Boeing CEO: Two Thirds Of MAX Customers Have Seen Software Fix

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Today, the chief executive of Boeing Co disclosed that approximately two-thirds of the 737 MAX customers of the planemaker have participated in simulator sessions with a software update that was designed to prevent disasters such as the two recent fatal crashes that involved its best-selling jetliner.

In his first public speech since the crash of an Ethiopian Airlines 737 MAX that killed all of the 157 aboard last March, Dennis Muilenburg, the Boeing CEO, said that additional tests are anticipated in the coming weeks as the planemaker strives to regain the confidence of its customers and the flying public.

Boeing is fighting its biggest crisis in years. It has been developing an upgrade to software that is under scrutiny in the Ethiopian Airlines accident and a Lion Air 737 MAX crash that killed all of the 189 on board last October.

The largest planemaker in the world is under pressure to convince MAX operators and global regulators that the aircraft, which was grounded across the globe last March, is safe to fly again.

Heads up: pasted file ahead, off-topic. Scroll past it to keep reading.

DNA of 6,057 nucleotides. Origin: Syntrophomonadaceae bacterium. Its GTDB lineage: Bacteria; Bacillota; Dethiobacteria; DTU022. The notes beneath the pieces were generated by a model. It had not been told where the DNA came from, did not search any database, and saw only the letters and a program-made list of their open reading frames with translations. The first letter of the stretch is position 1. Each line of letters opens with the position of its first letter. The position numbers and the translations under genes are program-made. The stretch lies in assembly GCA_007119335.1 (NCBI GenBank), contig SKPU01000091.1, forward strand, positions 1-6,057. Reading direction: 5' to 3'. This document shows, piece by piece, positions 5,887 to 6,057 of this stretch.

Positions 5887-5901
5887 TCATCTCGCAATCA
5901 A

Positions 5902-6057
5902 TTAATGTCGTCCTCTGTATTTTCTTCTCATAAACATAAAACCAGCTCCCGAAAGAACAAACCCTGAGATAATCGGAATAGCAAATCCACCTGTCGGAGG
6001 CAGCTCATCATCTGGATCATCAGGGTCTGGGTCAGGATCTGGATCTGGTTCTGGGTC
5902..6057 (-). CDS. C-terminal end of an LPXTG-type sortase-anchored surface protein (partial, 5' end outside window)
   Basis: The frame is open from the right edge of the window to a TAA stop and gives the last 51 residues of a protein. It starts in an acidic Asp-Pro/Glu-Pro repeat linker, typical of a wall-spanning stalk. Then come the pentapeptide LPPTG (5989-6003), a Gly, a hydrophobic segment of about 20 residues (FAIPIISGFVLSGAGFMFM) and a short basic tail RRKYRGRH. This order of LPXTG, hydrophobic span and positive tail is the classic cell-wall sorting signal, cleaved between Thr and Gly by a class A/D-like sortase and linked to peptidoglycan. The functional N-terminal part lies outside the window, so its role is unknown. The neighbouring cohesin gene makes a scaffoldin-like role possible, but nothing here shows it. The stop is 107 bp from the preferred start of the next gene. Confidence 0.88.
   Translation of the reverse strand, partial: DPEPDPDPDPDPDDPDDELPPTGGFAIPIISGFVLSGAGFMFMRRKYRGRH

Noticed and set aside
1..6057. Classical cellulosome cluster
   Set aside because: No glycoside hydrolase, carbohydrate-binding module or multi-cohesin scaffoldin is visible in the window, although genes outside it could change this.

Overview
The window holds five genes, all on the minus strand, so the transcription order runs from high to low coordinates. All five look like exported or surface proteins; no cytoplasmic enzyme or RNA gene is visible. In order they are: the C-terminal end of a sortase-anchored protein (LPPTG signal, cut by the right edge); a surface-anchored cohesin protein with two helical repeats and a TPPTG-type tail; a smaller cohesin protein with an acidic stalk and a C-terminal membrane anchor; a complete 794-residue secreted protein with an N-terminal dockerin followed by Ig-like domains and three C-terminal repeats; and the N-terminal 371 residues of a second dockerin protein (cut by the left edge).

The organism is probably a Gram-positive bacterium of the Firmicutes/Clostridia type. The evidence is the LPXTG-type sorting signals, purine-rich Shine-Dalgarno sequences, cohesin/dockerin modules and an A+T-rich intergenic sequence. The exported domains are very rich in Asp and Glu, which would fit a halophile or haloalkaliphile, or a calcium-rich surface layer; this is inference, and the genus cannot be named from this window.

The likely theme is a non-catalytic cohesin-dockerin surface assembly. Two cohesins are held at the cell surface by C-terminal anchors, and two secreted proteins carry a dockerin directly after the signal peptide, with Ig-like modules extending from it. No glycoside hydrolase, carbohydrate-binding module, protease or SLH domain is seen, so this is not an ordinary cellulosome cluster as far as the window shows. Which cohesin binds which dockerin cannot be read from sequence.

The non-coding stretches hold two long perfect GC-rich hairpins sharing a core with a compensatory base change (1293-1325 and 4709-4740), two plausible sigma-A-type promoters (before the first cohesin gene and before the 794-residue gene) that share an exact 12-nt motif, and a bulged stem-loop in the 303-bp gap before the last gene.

Muilenburg did not disclose when Boeing will deliver the software fix to international regulators for their review, which is anticipated to last for approximately 90 days.

At a leadership forum in Dallas, Muilenburg stated: “We know every person who steps aboard one of our airplanes places their trust in us,”

The Boeing team had made 96 flights totalling a little more than 159 hours of air time with the updated software. Muilenburg said that he joined one of the flights during which the crew performed various scenarios that exercised the software changes in multiple flight conditions.

He stated: “The software update functioned as designed.”

Last week, Boeing reduced its monthly 737 productions by almost 20 percent, signalling that it did not expect aviation authorities to allow the plane back in the air anytime soon.

Boeing is based in Chicago. It has not received any new orders for the 737 MAX since the crash last March when the deliveries also sank for the previously fast-selling aircraft.